The Gospel of Thomas
The Gospel of Thomas is an early Christian text that was found in an urn, in a cave, in the desert of Upper Egypt during WWII in 1945. Fragments of the text have been found in other places, but in 1945 the complete text, along with other texts were found in the Nag Hammadi region of Egypt.
The records were written on papyrus and bound in leather. The language is Coptic, an ancient Egyptian language written with the Greek alphabet. The papyrus found in Nag Hammadi date back to the late 4th century. Scholarly analysis dates the content of the Thomas record to the 2nd century or even late 1st century.
Why were these records stored in an urn, in a cave, in a desert in the 4th century? Most likely because they didn’t make the cut for the first editions of the New Testament. The early Christian church was actually Christian churches. During the first four centuries incredible variety, diversity and plurality existed. The church that was established as the Master Story of Christianity came down from Peter and Paul, while the other churches were wiped out, or fled to the deserts.
The Gospel of Thomas consists of 114 logia, which are short, Koan-like are teachings of Jesus to his disciples. They are often in question and answer format. Much of the Gospel of Thomas overlaps with the canonical gospels and will be familiar to readers. However these teachings are more edgy and transformational–more Eastern—more mindful.
There are many reliable books exploring the history of the early church and the records found in Nag Hammadi. I would suggest works by James M. Robinson (Claremont), Elaine Pagels (Princeton), April DeConick (Rice), and Karen Leigh King (Harvard). The following website has the logia listed with several translations of each logia and commentary: http://www.earlychristianwritings.com/thomas/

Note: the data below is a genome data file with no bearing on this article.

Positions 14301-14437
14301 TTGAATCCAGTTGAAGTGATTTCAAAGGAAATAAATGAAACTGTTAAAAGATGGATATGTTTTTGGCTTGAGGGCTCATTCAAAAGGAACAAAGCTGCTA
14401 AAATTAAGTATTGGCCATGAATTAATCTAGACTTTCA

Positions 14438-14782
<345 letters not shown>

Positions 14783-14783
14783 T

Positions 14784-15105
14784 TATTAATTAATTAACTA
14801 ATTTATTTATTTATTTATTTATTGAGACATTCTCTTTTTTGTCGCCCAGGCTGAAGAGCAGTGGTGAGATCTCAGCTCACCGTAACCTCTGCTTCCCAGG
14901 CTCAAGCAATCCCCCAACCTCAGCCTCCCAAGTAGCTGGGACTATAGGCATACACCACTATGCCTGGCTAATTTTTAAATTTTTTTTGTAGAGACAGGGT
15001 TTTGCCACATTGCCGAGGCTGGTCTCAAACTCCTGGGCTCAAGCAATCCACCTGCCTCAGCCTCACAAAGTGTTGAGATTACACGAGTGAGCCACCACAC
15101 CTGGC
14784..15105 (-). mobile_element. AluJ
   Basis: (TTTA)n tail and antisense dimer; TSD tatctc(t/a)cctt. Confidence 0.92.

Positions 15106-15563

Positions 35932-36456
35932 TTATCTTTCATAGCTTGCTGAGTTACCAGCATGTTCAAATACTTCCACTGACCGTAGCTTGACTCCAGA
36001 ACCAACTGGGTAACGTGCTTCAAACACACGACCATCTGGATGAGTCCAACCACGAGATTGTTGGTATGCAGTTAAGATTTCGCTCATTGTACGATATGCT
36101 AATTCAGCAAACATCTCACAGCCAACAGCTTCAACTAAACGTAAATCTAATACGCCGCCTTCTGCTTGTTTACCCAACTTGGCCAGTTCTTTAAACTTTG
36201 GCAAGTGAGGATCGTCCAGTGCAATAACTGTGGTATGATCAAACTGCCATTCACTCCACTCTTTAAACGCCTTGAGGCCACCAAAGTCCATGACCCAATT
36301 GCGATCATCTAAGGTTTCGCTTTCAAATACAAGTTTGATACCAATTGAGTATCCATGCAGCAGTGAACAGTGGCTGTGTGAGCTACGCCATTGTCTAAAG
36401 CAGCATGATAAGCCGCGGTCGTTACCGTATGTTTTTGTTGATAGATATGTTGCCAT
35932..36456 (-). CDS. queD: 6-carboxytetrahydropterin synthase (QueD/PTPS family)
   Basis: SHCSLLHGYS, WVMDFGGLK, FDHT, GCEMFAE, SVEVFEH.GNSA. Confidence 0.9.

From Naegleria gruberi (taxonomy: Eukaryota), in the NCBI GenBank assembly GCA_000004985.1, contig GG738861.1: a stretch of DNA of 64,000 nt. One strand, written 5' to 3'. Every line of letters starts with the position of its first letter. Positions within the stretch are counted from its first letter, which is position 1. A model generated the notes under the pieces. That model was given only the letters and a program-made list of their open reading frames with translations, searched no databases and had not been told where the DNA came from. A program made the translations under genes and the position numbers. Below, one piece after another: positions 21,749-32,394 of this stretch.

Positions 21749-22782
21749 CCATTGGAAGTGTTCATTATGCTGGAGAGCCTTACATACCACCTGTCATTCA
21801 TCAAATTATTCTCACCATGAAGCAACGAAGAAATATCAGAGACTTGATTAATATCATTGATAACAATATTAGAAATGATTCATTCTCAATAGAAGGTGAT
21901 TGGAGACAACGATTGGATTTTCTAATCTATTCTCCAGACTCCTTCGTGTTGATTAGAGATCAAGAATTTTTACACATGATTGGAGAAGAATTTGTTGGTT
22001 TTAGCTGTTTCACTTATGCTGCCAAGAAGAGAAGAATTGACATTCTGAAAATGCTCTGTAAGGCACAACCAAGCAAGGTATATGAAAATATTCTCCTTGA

Below are a two logia.
Logion 2 translation by Layton
Jesus said, “Let one who seeks not stop seeking until that person finds; and upon finding, the person will be disturbed; and being disturbed, will be astounded; and will reign over the entirety.”
Logion 3 translation by Blatz
Jesus said: If those who lead you say to you: See, the kingdom is in heaven, then the birds of the heaven will go before you; if they say to you: It is in the sea, then the fish will go before you. But the kingdom is within you, and it is outside of you. When you know yourselves, then you will be known, and you will know that you are the (children) of the living Father. But if you do not know yourselves, then you are in poverty, and you are poverty.
Are you familiar with the Gospel of Thomas? Would you like to see more logia in future posts?
The papyri can be viewed on-line or in-person at museums. What do you think about the physical existence of these records versus the Book of Mormon records?
Does Logion 2 speak to current ‘troubling’ information we find as we are seeking? Does Jesus instructions to not stop seeking encourage you to carry on, knowing that eventually you will have peace?
Logion 3: A bird’s kingdom is the sky. A fish’s kingdom is the sea. A human’s kingdom is within us and around us. What does it mean to truly know yourself? What are your thoughts on poverty of spirit? Can you tie this in to the Sermon on the Mount?